The other end of the housing 13 is counterbored providing an increased inner diameter defining an engagement bore 39 adapted to receive the tip 17 of the male coupler 12. The engagement bore 39 defines channel 33 on the inner surface of the sleeve portion 16 which receives the quarter round flanges or projections 31 and 32 of the male coupler 12 when the couplers are assembled together. The channel 33 terminates just before the end of the tip portion 17 defining lip portions or stop surfaces 41 and 42 which are engaged by the flanges 31 and 32. A coil spring 43 located within the channel 33 is engaged by the retaining flanges 31 and 32 as the tip 17 is inserted into the sleeve. The spring 43 is compressed as the male coupler is pushed into the female coupler and rotated a quarter turn to align the retainer flanges 31 and 32 with the stop surfaces 41 and 42. The spring 43 urges the retainer flanges 31 and 32 into firm engagement with the lip portions 41 and 42 when the couplers are connected.
The ball valve 21 is mounted in the body 13 adjacent to the fluid inlet side 19. As best shown in FIG. 3, the fluid ball valve includes ball 21 which is coupled through a ball stem 42' to operate handle 22. The ball has a central bore 44 extending between flat side surfaces 45 and 46, defining a portion of the fluid flow path through the female coupler when the valve is in the open position. As shown best in FIG. 2, teflon valve seats 47 and 47' are provided on either side of the ball 21, the valve seats having a central aperture corresponding in diameter to the diameter of the bore of the ball 21 and of the inlet coupler 14. When the ball is rotated a quarter turn, curved surfaces of the ball 21 are moved into engagement with the valve seat, blocking the fluid flow path through the coupler 14.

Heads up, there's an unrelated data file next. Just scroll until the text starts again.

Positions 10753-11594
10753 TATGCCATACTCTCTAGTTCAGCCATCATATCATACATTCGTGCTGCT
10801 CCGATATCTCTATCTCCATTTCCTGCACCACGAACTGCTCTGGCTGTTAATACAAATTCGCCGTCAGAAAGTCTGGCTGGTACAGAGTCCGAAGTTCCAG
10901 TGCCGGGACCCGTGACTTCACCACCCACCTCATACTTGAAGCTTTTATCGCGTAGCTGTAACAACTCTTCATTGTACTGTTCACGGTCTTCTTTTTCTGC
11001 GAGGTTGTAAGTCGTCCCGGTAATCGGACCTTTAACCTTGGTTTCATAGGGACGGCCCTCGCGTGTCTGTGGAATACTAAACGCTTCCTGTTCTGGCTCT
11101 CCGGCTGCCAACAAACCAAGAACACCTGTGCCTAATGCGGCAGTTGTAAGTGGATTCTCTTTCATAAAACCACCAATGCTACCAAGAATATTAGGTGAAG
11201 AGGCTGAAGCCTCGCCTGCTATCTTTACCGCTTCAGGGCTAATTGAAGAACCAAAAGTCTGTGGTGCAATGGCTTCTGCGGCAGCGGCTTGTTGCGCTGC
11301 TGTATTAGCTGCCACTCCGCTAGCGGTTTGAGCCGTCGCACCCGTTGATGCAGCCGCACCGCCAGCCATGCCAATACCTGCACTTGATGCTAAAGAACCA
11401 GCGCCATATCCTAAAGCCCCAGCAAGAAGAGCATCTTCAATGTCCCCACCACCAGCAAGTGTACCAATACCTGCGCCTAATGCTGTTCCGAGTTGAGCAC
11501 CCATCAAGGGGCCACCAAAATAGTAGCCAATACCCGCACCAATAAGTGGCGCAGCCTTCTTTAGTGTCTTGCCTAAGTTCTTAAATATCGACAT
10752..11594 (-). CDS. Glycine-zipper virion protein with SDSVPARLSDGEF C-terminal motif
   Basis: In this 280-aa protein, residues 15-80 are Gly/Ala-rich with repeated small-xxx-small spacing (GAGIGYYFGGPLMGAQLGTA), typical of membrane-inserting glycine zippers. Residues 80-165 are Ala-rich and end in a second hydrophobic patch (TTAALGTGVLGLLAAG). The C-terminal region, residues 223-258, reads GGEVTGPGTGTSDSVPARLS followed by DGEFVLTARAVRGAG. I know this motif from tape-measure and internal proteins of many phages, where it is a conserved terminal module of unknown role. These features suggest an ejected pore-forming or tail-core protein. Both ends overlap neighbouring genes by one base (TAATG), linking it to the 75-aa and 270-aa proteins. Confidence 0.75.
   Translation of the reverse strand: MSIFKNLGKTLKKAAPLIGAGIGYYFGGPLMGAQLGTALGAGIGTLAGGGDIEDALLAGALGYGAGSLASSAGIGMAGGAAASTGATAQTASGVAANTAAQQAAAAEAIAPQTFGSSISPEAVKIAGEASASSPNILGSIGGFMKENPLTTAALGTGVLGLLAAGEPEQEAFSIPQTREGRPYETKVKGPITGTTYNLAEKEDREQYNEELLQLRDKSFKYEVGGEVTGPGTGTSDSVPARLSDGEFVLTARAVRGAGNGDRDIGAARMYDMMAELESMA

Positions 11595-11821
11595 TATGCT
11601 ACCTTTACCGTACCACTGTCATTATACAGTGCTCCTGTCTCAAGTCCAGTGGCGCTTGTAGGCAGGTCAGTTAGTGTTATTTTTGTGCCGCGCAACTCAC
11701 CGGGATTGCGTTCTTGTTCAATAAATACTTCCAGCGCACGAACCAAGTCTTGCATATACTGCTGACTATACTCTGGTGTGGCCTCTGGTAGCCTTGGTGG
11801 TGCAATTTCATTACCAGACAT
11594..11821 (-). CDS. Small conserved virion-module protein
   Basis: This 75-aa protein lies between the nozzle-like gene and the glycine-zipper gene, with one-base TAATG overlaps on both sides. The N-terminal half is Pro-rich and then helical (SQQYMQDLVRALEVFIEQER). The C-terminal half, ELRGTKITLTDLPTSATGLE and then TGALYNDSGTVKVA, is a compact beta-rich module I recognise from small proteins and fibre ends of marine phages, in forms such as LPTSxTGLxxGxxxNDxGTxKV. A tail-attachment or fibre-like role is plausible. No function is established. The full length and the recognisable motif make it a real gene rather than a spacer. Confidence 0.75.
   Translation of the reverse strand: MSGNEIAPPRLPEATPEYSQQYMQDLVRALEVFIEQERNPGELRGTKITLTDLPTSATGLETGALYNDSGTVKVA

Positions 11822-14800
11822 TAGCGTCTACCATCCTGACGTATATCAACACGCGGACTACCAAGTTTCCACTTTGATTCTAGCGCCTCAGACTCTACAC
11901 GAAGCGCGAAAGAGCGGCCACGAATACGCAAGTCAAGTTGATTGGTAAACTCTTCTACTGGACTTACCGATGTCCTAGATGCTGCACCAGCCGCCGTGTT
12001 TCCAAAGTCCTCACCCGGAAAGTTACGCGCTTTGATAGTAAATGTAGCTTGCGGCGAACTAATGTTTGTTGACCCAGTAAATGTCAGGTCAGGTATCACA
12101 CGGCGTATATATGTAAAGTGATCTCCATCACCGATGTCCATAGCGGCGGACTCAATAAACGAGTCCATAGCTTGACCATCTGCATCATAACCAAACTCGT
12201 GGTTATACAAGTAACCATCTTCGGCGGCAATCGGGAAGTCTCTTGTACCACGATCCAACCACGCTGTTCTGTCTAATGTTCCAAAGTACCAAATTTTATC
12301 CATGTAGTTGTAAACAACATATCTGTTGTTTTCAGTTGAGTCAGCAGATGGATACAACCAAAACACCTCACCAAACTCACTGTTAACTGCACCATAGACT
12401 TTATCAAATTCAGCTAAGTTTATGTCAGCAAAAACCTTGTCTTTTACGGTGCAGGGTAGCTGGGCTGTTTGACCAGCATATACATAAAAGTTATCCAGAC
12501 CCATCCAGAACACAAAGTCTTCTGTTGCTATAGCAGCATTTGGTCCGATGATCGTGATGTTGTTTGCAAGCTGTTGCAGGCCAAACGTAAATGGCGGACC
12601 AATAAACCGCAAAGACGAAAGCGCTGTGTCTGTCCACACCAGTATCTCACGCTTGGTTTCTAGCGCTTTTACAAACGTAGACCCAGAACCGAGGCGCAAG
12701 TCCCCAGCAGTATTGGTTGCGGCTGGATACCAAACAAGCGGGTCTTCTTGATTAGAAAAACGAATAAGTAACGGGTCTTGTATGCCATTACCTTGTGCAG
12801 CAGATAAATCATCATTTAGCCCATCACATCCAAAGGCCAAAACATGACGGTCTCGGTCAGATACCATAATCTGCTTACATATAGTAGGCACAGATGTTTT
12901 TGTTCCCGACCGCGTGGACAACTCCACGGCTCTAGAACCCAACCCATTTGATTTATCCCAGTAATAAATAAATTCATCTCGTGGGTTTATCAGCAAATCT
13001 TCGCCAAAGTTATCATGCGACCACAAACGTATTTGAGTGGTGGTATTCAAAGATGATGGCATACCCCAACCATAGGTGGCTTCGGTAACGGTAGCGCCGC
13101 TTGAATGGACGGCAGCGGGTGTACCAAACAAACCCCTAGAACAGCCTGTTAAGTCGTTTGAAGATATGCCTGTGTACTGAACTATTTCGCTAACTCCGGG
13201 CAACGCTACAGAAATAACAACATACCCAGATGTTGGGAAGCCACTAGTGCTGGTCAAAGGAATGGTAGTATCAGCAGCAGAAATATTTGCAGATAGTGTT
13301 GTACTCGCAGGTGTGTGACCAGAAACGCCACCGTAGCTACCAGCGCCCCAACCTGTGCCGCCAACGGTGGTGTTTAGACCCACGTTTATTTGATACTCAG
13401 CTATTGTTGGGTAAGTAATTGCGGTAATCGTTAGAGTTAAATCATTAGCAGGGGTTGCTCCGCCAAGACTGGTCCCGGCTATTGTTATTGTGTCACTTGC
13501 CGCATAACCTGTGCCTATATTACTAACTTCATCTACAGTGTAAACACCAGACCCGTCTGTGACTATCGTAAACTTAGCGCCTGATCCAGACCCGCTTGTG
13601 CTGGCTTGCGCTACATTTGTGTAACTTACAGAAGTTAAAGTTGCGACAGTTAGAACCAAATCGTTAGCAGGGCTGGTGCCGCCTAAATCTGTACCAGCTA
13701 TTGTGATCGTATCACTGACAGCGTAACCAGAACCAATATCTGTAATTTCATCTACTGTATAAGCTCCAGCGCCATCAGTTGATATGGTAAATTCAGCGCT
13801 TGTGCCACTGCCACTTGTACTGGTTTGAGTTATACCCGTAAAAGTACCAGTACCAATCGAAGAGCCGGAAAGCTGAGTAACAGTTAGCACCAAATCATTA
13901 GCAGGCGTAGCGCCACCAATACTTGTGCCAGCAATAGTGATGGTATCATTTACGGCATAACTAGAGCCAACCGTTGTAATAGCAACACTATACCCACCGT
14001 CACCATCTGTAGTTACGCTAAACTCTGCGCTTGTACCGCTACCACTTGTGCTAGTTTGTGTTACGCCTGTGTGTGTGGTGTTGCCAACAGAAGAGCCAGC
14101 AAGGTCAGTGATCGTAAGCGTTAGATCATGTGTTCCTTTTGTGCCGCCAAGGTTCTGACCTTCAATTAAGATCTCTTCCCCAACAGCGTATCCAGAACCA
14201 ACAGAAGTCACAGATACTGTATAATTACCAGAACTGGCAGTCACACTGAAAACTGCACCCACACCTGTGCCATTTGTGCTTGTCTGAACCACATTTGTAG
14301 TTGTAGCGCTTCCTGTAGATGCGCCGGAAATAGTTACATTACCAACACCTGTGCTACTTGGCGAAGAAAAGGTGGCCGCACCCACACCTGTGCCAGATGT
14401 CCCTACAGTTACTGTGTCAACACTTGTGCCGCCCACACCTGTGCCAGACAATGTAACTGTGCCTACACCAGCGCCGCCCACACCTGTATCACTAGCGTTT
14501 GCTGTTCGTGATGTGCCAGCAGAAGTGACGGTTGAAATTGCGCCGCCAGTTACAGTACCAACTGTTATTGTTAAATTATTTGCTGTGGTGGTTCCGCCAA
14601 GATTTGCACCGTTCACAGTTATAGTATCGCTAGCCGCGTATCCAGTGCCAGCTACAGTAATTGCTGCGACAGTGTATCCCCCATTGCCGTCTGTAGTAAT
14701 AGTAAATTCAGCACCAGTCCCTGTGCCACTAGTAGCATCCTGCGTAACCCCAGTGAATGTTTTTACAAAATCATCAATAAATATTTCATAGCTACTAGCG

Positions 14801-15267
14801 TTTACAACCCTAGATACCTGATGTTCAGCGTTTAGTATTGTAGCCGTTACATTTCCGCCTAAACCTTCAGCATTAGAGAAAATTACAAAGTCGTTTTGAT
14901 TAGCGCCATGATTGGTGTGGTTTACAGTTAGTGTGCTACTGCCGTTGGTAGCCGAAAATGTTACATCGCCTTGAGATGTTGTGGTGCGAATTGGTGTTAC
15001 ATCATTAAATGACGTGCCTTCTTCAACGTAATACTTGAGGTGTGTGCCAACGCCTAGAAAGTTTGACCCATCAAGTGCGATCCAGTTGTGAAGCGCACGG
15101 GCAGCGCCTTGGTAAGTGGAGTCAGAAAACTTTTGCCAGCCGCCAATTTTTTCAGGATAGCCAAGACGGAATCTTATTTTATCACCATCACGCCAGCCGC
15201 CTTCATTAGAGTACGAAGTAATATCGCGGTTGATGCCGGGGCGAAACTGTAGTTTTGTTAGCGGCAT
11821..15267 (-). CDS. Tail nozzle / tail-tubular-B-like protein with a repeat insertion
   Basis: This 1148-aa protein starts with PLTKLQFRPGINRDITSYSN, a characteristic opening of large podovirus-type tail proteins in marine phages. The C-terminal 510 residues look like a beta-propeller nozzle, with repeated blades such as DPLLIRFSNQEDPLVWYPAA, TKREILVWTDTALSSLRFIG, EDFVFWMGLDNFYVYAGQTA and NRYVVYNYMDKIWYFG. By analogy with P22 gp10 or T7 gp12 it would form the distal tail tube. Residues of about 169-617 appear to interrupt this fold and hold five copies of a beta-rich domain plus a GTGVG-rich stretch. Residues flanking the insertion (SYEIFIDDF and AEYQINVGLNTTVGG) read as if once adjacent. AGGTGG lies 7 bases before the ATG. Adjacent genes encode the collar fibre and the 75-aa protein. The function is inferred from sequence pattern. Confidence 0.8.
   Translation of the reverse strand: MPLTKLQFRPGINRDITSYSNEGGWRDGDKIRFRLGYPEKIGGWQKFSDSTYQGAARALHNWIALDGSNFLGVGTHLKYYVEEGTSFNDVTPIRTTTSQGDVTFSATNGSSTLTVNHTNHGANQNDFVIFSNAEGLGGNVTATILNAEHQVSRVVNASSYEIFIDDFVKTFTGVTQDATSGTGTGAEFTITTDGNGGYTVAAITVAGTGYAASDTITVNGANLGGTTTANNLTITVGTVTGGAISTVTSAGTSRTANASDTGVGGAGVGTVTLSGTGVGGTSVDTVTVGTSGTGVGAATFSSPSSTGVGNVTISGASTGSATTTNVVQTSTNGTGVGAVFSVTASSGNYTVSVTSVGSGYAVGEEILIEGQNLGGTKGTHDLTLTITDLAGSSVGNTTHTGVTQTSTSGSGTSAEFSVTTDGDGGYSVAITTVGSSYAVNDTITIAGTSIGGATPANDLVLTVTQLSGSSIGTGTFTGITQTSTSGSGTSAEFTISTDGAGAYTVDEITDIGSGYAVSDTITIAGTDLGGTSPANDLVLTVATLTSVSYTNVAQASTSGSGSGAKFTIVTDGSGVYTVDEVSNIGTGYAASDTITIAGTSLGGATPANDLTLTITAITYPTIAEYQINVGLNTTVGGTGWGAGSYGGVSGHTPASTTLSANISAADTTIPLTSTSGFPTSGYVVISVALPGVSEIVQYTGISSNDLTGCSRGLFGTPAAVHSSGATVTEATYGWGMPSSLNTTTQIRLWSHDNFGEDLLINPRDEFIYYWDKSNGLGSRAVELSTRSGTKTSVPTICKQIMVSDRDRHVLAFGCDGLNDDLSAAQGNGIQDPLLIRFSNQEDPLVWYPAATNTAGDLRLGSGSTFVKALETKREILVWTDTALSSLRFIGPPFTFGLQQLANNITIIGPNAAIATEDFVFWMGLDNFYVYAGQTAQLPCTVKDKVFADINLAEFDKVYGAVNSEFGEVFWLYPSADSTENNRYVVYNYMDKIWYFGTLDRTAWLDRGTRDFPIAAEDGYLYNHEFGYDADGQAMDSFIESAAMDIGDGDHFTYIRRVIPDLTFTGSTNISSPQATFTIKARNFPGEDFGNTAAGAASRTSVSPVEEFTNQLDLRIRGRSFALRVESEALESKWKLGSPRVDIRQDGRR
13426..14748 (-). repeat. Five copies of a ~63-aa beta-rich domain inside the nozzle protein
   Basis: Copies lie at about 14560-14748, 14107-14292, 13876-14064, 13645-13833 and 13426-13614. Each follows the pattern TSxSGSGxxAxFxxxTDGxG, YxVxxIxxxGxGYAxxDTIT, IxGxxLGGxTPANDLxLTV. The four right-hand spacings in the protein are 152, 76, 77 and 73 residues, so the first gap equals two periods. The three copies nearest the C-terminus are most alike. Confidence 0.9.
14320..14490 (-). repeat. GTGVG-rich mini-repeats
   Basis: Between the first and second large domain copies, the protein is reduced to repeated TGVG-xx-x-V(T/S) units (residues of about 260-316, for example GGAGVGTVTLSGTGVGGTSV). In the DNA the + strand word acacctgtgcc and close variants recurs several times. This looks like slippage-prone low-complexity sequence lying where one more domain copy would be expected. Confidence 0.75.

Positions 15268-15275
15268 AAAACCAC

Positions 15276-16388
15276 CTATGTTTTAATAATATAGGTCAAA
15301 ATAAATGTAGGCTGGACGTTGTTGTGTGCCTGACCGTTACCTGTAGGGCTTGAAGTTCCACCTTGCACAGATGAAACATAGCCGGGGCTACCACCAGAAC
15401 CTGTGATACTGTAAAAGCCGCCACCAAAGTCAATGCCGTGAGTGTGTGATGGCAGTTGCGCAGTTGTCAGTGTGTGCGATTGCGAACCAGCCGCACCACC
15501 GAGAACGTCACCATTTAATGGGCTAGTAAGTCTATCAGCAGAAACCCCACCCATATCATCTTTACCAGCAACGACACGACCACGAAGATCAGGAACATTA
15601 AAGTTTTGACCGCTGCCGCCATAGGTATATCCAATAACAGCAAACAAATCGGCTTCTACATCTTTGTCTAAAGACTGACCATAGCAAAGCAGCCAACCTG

Referring again to FIG. 3, the ball 21 has a notch 51 in the upper surface thereof which is engaged by an extension 52 on the bottom of the ball stem 42'. The ball stem has a shank 53 which extends through a counterbored aperture 54 in the upper surface of the body 13 and through an aperture 55 in the handle 22. A lock nut 56 engages a threaded portion of the shank 53 to secure the handle to the ball stem 42'. The aperture 55 is oblong to ensure positive engagement between the handle 22 and the ball stem shank 53 which is flattened on opposite sides. A teflon stem seal 57 which is positioned on the ball stem 42' provides a bearing surface at the inner surface of the housing 13 and a seal between the stem and body. As shown in FIG. 2, the inner surface of body 13 defines a recessed portion 60 in which the bottom edge of the ball stem 42' and the teflon stem seat 57 are received and wherein stem 42' connects to ball 21. A teflon stem disk 61 is positioned on the valve stem and located in the countersunk portion of the aperture 54 on the outside of the housing 13. Spacer members, including a flat washer 62 and a pair of Belleville washers 63 and 64 are positioned between the stem disk 61 and the bottom surface of the handle 22.
For the purpose of relieving pressure within the assembled couplers, the female coupler may be provided with a purge valve 84, shown in FIG. 1, which is threaded into a tapped port 85 provided in the body 13.
The male coupler 12 includes ball valve 24 which is similar to ball valve 21 of the female coupler. Accordingly, the valve 24 will not be described in detail, and elements of valve 24 which correspond to those of valve 21 shown in the drawings have been given the same reference numeral but with a prime notation. The body or housing portion 15 of the male coupler is threaded adjacent to its outlet end 18 to receive a reducing plug 71 which facilitates connection of the male coupler 14 to the hydraulic hose of the apparatus requiring hydraulic fluid. An O-ring 73 which is received in groove 72' provides a seal between plug 71 and body 15.
The other end of the body 15 has a reduced diameter defining the engagement tip 17. As shown best in FIG. 1, quarter round flanges 31 and 32 are provided at diametrically opposed positions on the surface of the tip 17 to define the retaining flanges for the mating couplers. A peripheral groove 74 receives an O-ring 75 which seals against fluid leakage through the outside of the couplers through channel 33 when the couplers are assembled together.